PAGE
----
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Latin America and the Caribbean EAD Track Workshop Descriptions

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We hope you will join us April 5, 2013 – April 8, 2013 for Ecumenical Advocacy Days 2013 at the DoubleTree Hotel in Crystal City. Please click here to register for Ecumenical Advocacy Days 2013! Don’t forget to stop by our LAWG Table in the Main Ballroom and say hello to your favorite LAWG Program Assistants.

Haiti Reconstruction Efforts and Challenges for Sustainable Agriculture

It has been three years since Haiti experienced the most devastating natural disaster in the country’s history. Promises to “Build Back Better” have ignored the voices of Haitian civil society, especially hundreds of thousands of peasant farmers who constitute the country’s backbone and still produce nearly 40 percent of the country’s food. As Haiti’s leaders promote a business-led model of development in Haiti, the country’s capacity to feed itself is further endangered. Throughout Haiti, peasant organizations and their allies are demonstrating that reconstruction and sustainable agriculture centered on food sovereignty and food security are not mutually incompatible. This workshop will discuss the challenges and possibilities of sustainable agriculture in Haiti through discussions with representatives of Haitian peasant organizations and their allies.

Speakers: Louisiane Nazaire is the Coordinator of the National Coordination of Women Farmers (KONAFAP). KONAFAP was founded in 2008 by women from the 56 member organizations of the Haitian National Network for Food Sovereignty and Security (RENHASSA). Chavannes Jean-Baptiste is an agronomist, and founder of the Peasant Movement of Papaye (MPP).  Chavannes founded MPP in 1973 to help promote the principles of sustainable agriculture in Haiti. Herode Guillomet is the Director of Christian Center for Integrated Development (SKDE), a Church World Service Partner. Rosnel Jean-Baptiste is the Coordinator of the National Executive Committee of Heads Together Small Peasant Producers of Haiti.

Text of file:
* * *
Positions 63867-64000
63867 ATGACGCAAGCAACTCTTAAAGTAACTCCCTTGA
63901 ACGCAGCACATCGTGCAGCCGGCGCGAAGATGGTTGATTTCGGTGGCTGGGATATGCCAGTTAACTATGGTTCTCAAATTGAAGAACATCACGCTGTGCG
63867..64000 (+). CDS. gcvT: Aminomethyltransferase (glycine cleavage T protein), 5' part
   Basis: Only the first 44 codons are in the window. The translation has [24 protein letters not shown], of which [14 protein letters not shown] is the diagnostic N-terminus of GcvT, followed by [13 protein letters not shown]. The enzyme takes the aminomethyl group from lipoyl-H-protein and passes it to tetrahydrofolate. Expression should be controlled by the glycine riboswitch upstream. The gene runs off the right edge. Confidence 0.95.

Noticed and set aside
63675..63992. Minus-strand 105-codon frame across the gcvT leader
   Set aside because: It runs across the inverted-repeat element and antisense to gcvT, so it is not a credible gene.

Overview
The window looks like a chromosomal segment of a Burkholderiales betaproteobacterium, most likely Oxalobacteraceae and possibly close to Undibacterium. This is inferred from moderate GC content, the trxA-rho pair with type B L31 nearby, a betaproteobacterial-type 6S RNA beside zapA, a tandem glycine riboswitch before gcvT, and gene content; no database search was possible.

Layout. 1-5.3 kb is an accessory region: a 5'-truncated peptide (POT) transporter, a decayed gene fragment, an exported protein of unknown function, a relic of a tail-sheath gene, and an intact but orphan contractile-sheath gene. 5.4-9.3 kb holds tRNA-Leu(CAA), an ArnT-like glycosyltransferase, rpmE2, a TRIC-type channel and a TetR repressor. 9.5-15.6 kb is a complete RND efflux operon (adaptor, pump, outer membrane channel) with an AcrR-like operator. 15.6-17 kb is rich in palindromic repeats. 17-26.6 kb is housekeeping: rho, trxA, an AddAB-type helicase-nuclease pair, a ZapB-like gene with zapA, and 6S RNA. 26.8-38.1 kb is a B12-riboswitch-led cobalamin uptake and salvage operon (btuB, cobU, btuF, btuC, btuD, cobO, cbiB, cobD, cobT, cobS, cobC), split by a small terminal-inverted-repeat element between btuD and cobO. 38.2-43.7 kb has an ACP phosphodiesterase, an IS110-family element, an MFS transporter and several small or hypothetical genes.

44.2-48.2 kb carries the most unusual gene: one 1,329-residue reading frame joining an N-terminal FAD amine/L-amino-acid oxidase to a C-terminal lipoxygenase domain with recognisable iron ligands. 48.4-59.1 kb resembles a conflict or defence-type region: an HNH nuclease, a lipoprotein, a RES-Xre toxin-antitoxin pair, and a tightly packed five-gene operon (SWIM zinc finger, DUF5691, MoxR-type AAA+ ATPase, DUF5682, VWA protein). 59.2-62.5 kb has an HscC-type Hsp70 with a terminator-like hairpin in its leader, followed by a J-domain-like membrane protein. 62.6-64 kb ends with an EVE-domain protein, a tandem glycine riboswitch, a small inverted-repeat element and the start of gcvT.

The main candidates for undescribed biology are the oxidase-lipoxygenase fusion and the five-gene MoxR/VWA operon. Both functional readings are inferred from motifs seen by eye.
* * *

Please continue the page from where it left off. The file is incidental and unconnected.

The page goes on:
Sponsored by: Organizations part of the Haiti Advocacy Working Group

Time: Saturday, April 6, 2013 11:00 a.m. – 12:30 a.m.
Location: Monroe Room in DoubleTree Hotel Crystal City


 

Faith Food and Justice: Lessons from Mexico on International and Local Strategies to a Sustainable Future

Mexico is known as the birthplace of corn and is known for its rich culinary heritage.  But sustaining food supply and food security has not been easy, especially with the impacts of global decisions on the livelihoods and food supplies of Mexico’s most marginalized communities. In this session, hear from a leading Mexican researcher on the importance of corn in Mexico and what the current national struggles are. Then hear what one local Christian organization is doing at a grass-roots level to transform lives and lower malnutrition through healthy eating and sustainable farming.

Speakers: Eugenio Arriza is the Director of AMEXTRA (The Mexican Association for Rural and Urban Transformation) and Antonio Turrent Fernández, National Researcher Emeritus of INIFAP (National Institute of Forest, Agriculture and Livestock Research)

Sponsored by: ELCA Global Mission and World Hunger

Time: Saturday, April 6, 2013 11:00 a.m. – 12:30 a.m.
Location: Madison Room in DoubleTree Hotel Crystal City

 

Building a Transnational Movement to Respond to the Challenges of the Mining Industry in El Salvador and Central America